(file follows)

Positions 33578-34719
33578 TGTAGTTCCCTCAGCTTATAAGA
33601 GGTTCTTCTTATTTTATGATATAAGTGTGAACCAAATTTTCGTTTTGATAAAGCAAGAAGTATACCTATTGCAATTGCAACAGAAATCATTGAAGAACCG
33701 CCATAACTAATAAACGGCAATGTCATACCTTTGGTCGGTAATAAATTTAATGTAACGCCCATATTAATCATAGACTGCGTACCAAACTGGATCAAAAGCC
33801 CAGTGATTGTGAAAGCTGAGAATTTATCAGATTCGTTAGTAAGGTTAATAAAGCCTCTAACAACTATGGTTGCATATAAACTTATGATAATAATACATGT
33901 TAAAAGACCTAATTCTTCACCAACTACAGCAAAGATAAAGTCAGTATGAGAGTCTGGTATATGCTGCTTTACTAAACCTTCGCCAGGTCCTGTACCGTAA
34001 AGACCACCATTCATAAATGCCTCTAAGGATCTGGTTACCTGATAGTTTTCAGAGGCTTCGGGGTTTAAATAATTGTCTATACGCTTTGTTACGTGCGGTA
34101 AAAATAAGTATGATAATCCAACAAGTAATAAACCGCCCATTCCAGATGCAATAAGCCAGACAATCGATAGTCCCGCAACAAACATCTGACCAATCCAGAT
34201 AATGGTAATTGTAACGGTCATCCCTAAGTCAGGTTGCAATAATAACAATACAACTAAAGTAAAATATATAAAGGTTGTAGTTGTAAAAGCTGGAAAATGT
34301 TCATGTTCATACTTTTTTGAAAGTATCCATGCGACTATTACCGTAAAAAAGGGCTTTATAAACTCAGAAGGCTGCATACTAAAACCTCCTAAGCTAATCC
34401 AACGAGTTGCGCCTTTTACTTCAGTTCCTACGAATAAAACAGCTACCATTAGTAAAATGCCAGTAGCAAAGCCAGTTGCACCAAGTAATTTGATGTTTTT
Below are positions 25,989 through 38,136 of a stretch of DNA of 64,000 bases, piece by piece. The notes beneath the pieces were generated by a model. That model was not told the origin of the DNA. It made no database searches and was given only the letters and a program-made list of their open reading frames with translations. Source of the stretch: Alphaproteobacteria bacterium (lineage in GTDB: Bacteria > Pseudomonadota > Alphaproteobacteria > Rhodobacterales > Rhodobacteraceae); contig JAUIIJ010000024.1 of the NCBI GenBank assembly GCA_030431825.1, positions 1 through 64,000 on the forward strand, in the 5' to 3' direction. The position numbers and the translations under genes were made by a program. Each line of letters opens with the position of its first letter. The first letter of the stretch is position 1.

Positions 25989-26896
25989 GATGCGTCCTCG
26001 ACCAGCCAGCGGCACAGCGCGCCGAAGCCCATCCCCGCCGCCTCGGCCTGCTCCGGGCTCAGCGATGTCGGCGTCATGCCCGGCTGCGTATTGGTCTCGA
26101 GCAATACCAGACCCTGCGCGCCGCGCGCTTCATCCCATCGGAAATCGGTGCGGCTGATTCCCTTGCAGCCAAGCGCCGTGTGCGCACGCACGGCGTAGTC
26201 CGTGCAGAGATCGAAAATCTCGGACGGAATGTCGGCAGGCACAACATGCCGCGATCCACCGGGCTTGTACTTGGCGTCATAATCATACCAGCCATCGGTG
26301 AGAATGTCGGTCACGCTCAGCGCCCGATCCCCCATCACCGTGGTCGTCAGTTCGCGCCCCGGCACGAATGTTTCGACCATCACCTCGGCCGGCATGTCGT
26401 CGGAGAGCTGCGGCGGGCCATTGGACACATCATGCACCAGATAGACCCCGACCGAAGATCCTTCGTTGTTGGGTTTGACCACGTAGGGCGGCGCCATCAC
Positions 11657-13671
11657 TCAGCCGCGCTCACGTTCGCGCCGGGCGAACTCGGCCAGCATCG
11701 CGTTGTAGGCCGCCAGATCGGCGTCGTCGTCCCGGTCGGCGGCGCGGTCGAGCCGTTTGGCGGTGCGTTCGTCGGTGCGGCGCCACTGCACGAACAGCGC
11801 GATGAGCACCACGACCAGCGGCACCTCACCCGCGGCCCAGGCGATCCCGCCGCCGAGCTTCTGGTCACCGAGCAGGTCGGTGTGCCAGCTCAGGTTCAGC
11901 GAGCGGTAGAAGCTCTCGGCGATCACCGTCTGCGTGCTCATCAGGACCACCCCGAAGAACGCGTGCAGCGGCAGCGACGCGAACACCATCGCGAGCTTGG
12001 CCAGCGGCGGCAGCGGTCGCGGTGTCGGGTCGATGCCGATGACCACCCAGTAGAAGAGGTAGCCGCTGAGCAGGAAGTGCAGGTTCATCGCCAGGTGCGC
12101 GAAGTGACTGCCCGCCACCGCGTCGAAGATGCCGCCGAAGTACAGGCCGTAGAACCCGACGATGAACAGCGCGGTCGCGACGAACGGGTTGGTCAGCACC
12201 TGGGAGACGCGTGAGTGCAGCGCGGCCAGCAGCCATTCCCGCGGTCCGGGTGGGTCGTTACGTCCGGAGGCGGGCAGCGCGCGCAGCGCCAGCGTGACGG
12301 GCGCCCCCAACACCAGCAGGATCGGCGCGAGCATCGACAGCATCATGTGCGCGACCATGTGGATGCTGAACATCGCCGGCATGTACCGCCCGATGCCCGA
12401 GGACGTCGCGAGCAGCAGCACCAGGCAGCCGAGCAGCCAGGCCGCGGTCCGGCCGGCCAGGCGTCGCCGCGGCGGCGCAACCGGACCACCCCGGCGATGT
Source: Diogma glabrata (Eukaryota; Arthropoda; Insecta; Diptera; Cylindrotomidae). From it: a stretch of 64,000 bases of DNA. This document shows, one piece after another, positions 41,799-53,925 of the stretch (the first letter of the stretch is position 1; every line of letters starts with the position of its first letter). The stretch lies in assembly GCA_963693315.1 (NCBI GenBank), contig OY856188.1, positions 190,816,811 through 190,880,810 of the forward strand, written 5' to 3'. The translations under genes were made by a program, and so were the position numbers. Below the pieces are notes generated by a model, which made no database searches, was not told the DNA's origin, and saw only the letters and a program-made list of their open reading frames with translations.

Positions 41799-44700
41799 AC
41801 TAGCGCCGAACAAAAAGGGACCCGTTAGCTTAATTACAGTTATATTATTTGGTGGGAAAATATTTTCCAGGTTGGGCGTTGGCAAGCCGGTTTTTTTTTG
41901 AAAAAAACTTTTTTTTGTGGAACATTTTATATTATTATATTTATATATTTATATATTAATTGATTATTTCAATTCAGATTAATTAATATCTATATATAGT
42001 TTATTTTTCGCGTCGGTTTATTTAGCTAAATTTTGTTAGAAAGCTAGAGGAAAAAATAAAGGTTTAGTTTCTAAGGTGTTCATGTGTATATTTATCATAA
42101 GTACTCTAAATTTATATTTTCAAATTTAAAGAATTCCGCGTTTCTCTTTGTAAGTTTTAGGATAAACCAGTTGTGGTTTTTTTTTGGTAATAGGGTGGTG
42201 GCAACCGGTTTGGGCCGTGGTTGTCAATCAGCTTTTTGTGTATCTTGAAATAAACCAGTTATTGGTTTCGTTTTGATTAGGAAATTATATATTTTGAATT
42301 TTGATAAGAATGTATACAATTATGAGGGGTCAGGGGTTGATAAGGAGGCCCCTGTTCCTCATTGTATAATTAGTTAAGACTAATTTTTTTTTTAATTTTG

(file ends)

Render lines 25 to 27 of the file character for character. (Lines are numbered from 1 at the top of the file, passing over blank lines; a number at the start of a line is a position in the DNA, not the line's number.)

12001 CCAGCGGCGGCAGCGGTCGCGGTGTCGGGTCGATGCCGATGACCACCCAGTAGAAGAGGTAGCCGCTGAGCAGGAAGTGCAGGTTCATCGCCAGGTGCGC
12101 GAAGTGACTGCCCGCCACCGCGTCGAAGATGCCGCCGAAGTACAGGCCGTAGAACCCGACGATGAACAGCGCGGTCGCGACGAACGGGTTGGTCAGCACC
12201 TGGGAGACGCGTGAGTGCAGCGCGGCCAGCAGCCATTCCCGCGGTCCGGGTGGGTCGTTACGTCCGGAGGCGGGCAGCGCGCGCAGCGCCAGCGTGACGG